A wildfire burning in hot, dry mountain forest swept through the Gold Rush town of Greenville, California, on Aug. 4, reducing neighborhoods and the historic downtown to charred rubble. Hours earlier, the sheriff had warned Greenville’s remaining residents to get out immediately as strong, gusty winds drove the Dixie Fire toward town. At the same time, firefighters were also trying to protect two other communities – all not far from where the deadly Camp Fire destroyed the town of Paradise in 2018.
This kind of trauma is becoming familiar, from loss of homes to the obliteration of entire towns. Fear of what the future holds in a changing climate lends uncertainty to people’s daily lives. They want to know how to protect their homes, their families, their communities. But they also want to protect core values they cherish – good places to raise their children, freedom to choose their lifestyle, a sense of place in nature and belonging.
How can people prepare for a future that’s unlike anything their communities have ever experienced?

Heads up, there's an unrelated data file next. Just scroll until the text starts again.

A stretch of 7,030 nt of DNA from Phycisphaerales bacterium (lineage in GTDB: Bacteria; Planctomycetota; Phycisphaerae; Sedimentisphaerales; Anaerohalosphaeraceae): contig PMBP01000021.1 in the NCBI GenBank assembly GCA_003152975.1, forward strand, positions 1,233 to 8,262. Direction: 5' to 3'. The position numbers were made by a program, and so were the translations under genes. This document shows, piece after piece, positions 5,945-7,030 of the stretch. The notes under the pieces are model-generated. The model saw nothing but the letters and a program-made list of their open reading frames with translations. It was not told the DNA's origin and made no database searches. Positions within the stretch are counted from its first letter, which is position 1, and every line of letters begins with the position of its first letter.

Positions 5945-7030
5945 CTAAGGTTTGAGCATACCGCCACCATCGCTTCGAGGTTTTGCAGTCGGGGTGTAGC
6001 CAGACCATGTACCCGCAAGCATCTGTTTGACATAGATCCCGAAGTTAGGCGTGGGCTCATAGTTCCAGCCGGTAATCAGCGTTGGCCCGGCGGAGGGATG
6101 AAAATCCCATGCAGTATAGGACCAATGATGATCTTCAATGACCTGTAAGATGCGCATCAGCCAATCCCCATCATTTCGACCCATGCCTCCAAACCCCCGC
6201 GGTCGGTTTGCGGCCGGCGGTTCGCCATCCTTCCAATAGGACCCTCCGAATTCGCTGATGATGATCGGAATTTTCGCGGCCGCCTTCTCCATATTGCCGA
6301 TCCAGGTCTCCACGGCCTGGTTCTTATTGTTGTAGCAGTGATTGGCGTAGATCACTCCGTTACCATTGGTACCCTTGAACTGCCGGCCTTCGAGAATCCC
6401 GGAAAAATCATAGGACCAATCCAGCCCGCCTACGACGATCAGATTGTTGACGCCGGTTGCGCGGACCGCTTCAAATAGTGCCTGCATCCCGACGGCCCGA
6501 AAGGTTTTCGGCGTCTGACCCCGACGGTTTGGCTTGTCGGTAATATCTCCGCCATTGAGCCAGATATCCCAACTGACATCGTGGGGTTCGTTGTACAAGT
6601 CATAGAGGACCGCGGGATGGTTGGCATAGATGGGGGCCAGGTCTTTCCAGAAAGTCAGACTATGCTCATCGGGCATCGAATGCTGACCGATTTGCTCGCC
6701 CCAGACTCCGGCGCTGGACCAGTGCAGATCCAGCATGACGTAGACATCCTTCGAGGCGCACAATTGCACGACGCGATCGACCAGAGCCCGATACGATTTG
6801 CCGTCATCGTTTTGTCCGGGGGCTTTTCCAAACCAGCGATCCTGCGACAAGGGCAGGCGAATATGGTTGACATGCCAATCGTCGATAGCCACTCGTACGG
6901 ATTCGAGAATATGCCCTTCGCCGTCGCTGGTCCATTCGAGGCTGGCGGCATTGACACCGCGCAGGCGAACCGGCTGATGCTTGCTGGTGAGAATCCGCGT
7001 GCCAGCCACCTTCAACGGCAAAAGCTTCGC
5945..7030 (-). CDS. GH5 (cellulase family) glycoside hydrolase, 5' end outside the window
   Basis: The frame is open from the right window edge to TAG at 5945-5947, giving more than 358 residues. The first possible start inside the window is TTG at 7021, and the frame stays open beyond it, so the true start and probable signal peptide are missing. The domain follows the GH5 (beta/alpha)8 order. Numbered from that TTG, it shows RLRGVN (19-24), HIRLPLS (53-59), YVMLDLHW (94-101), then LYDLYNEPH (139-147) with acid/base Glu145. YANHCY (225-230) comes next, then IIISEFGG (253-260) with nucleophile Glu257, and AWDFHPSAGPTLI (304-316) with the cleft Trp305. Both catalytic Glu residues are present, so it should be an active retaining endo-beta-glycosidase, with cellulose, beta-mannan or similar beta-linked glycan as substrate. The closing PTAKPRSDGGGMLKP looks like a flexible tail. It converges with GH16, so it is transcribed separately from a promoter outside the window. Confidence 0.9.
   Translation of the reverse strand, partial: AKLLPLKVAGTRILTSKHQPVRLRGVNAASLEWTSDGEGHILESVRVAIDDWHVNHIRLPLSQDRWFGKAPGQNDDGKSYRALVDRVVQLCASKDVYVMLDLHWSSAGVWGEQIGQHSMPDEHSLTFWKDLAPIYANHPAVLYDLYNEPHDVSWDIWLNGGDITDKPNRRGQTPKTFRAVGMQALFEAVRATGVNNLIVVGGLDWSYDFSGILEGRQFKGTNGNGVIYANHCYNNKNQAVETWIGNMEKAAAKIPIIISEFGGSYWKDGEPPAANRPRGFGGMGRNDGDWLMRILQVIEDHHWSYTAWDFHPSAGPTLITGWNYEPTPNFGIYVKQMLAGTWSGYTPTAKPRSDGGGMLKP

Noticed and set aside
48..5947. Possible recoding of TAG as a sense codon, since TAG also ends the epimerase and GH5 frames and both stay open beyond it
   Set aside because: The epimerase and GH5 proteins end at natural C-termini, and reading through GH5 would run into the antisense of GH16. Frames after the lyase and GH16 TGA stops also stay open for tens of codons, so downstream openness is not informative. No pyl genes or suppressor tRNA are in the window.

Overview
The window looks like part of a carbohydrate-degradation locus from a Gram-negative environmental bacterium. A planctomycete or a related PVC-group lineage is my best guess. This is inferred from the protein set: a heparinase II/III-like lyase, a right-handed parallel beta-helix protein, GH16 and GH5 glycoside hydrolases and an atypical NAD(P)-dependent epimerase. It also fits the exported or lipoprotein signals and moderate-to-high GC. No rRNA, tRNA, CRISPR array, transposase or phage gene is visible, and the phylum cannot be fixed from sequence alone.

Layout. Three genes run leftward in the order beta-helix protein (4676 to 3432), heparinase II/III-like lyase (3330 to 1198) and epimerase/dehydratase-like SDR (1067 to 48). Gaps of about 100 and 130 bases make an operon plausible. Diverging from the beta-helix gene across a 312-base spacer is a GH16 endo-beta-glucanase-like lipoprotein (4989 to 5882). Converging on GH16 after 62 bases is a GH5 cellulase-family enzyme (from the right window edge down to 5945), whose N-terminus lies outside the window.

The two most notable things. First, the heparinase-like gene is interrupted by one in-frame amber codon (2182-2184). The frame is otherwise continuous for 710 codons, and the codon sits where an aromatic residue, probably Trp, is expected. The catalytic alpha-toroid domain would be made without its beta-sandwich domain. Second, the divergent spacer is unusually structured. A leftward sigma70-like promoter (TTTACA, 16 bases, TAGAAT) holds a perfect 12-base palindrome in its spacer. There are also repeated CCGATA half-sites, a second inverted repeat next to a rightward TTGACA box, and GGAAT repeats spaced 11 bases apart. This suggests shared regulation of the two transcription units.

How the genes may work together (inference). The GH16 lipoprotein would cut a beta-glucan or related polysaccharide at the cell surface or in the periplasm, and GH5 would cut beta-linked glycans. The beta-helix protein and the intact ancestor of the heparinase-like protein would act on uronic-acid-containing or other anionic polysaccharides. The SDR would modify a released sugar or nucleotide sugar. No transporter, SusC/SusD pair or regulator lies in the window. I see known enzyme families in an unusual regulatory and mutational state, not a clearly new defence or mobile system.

The emergence of extreme fires in recent years and the resulting devastation shows that communities need better means to anticipate mounting dangers, and underscores how settlement patterns, land management and lifestyles will have to change to prevent even larger catastrophes. Our research team of landscape architects, ecologists, social scientists and computer scientists has been exploring and testing strategies to help.
What might the future hold?
Because climate change is contributing to unprecedented extreme fire weather, we used simulation modeling to explore and test how forest management and rural development could reduce or amplify wildfire risks in coming decades.
To do this, we created a computer version of the rural landscape around Eugene-Springfield, a midsize metropolitan area in Oregon’s Willamette Valley with a rapidly expanding population. Our simulations played out in carefully mapped representations of that landscape beginning in 2007, including its vegetation, property boundaries and the type of landowner managing each parcel, such as farmers, foresters or rural residents who moved to the countryside from the city.